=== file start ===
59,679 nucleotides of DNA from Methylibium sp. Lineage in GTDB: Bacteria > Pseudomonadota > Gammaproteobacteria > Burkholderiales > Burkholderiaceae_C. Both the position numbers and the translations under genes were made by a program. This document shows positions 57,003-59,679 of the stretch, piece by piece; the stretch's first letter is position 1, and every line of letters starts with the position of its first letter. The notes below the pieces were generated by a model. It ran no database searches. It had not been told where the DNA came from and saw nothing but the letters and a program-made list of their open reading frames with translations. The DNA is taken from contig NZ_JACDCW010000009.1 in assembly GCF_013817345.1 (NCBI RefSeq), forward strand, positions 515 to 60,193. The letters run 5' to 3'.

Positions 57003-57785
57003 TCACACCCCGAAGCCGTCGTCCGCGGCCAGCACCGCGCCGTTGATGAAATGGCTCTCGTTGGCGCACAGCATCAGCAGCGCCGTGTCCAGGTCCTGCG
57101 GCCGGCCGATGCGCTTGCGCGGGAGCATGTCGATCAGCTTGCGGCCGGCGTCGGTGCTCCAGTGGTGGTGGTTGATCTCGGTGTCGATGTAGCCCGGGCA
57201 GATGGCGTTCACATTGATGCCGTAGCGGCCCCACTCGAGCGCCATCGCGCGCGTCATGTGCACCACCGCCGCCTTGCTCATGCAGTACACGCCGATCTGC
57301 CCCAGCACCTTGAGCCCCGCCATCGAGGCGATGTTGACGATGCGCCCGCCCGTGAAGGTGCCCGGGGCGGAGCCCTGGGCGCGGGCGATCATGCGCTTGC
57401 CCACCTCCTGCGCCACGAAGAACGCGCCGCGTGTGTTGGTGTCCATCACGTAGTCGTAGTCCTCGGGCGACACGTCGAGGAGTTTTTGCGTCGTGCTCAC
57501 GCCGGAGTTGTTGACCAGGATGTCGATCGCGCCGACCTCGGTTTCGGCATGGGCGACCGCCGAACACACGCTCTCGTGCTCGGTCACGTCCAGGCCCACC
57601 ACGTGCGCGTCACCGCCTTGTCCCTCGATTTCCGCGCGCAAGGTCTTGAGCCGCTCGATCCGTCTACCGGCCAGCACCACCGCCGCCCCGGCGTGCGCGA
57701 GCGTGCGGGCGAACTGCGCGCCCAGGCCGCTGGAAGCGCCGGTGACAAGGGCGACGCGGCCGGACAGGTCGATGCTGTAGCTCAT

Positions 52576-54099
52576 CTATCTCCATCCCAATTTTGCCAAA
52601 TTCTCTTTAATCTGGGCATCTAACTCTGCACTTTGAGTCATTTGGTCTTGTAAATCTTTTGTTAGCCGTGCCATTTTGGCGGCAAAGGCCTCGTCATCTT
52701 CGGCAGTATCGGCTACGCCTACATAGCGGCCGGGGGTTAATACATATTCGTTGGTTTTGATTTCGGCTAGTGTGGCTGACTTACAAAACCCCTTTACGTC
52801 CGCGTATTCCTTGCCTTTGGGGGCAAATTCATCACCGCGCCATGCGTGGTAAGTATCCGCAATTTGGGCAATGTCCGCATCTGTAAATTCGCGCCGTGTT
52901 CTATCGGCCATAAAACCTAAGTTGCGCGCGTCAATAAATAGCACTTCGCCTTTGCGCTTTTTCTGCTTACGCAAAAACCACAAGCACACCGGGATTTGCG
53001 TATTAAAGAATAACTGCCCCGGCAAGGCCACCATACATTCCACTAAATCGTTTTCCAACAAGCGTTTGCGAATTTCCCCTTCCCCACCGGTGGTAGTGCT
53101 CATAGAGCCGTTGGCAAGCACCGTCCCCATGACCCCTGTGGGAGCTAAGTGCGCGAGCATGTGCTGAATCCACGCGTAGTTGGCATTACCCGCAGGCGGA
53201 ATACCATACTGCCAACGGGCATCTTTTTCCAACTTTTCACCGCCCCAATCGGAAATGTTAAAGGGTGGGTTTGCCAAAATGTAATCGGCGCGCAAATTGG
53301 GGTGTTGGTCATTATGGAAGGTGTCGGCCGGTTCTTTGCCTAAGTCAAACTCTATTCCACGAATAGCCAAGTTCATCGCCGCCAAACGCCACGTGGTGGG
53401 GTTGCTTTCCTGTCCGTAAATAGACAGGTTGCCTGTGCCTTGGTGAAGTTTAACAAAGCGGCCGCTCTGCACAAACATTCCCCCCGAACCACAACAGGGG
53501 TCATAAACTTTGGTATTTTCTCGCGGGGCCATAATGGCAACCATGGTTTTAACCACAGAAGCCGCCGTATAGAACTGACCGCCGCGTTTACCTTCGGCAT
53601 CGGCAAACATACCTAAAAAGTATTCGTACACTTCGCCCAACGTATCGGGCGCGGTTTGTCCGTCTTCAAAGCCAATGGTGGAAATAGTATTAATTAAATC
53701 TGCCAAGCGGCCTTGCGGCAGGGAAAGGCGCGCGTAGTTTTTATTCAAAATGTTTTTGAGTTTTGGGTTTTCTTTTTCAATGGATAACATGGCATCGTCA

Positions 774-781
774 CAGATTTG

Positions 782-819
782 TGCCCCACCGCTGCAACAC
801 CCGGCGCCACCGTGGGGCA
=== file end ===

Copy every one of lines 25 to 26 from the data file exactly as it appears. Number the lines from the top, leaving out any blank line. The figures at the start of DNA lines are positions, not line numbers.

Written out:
Positions 774-781
774 CAGATTTG